More than 1300 teachers have been recruited in New Zealand in 18 months amid a “global shortage” of teachers, the education minister says.
Jan Tinetti made the comment at the New Zealand Area Schools Conference at the Novotel Rotorua Lakeside today.
Tinetti said it had been “an incredibly difficult time” to attract teachers into positions, particularly in area schools and for subject specialties.
However, the former Merivale School principal said government investments were making “a real measurable difference”.
“Teachers are choosing New Zealand as a place to teach and call home.”
Tinetti said she announced a $24 million package last September to recruit 1000 new teachers into schools and early learning services.
That number had been exceeded sooner than expected, she said.
Tinetti said more than 1300 teachers had been recruited - including 301 domestic teachers “that we have secured to train and teach across New Zealand”.
Between January 2022 and July 2023, Tinetti said 1055 teachers had arrived in New Zealand on work and resident visas.
Tinetti said attracting qualified and experienced overseas teachers “is the fastest way to boost our numbers”.
“But we need to be focused on improving the availability of our domestic teachers to meet the demand and I want to see that pipeline continue through.”
Tinetti said she understood it did not solve “all the teaching and recruitment problems”.
“And that’s why we’re going to continue to invest in programmes such as the voluntary bonding scheme which encourages newly graduated teachers to teach in certain areas of need.”
Tinetti said teaching was “an amazing profession” she wanted young people to consider.
She said a “global shortage” of teachers had been well-documented.
Tinetti attended an international summit on teaching in Washington in April with about 25 OECD countries.
“And every single one of them had this massive challenge around staffing shortages and we’re all trying to compete with each other in the same market to get those teachers to come to our jurisdictions.”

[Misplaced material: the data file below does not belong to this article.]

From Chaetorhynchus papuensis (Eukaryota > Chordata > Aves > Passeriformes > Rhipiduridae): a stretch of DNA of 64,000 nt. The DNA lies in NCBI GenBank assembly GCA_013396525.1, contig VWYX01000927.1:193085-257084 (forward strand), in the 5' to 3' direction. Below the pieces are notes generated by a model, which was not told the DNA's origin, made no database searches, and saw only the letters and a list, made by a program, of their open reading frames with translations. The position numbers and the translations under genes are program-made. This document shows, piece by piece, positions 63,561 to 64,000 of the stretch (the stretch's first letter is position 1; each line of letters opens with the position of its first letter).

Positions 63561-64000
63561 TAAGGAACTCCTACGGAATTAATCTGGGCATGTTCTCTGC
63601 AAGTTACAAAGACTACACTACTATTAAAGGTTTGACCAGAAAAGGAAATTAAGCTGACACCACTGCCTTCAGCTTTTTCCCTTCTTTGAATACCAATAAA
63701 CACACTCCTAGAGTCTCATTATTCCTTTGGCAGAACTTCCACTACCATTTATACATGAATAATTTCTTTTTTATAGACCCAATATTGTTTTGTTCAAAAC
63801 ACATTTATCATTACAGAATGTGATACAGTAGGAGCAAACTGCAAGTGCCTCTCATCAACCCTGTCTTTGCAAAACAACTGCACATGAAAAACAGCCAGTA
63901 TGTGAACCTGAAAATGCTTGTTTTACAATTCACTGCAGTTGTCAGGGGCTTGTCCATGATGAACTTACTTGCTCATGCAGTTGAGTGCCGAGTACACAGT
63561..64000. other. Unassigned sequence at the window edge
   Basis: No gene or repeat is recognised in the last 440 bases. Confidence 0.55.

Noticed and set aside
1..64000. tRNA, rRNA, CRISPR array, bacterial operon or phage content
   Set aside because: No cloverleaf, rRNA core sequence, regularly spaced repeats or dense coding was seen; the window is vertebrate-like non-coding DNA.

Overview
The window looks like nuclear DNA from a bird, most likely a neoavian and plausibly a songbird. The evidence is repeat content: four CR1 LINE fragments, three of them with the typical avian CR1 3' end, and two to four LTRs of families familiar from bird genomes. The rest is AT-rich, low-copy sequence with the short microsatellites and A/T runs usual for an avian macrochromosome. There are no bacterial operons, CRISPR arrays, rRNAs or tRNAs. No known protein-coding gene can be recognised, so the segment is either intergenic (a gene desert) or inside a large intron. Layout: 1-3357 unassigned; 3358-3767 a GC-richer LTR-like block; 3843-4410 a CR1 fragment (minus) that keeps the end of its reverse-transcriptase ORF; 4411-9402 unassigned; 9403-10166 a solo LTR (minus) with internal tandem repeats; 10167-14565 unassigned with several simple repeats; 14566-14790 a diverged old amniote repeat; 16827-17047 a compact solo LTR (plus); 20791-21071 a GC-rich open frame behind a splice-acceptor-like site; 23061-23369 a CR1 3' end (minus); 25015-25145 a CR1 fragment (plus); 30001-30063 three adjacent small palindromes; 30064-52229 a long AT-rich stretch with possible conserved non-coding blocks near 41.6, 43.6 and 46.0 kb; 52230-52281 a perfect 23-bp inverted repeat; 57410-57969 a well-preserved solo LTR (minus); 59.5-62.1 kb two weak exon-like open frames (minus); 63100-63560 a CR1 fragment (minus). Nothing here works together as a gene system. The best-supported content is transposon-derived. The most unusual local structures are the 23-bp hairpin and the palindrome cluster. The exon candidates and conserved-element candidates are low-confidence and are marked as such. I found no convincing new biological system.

Tinetti also announced today a new tertiary fund to help remove barriers and improve opportunities for students.
In a statement, she said the Government was reprioritising $10 million for Tūwhitia - a new fund that would co-invest with tertiary institutions to improve passing rates, participation and overall learning.
“Successfully gaining a tertiary qualification – be it through an apprenticeship, a diploma, or a degree – improves lifelong outcomes for individuals, whānau, communities and for the whole country,” Tinetti said in the statement.
“Yet some groups of students are statistically less likely to succeed in tertiary education, namely Māori, Pacific, disabled, people from lower socio-economic backgrounds and people who are the first in their family to attend tertiary education.”
Tinetti said there was “very little monitoring of attendance in class” or of their individual achievement when a student started tertiary education.
“This fund will help improve data collection and information gathering – which some tertiary providers already do – so that these students are picked up and supported before they’re at risk of dropping out.”
The fund would also support tertiary institutions to take “proactive action” with students to address the barriers stopping them from succeeding.
This included new programmes targeting secondary students from low decile schools to tertiary education, working with iwi, schools and community groups and improving student support services.
Tinetti also visited Rotorua Girls’ High School this morning to discuss free period products with students and went to Rotorua Boys’ High School to meet with students receiving healthy school lunches.
Megan Wilson is a health and general news reporter for the Bay of Plenty Times and Rotorua Daily Post. She has been a journalist since 2021.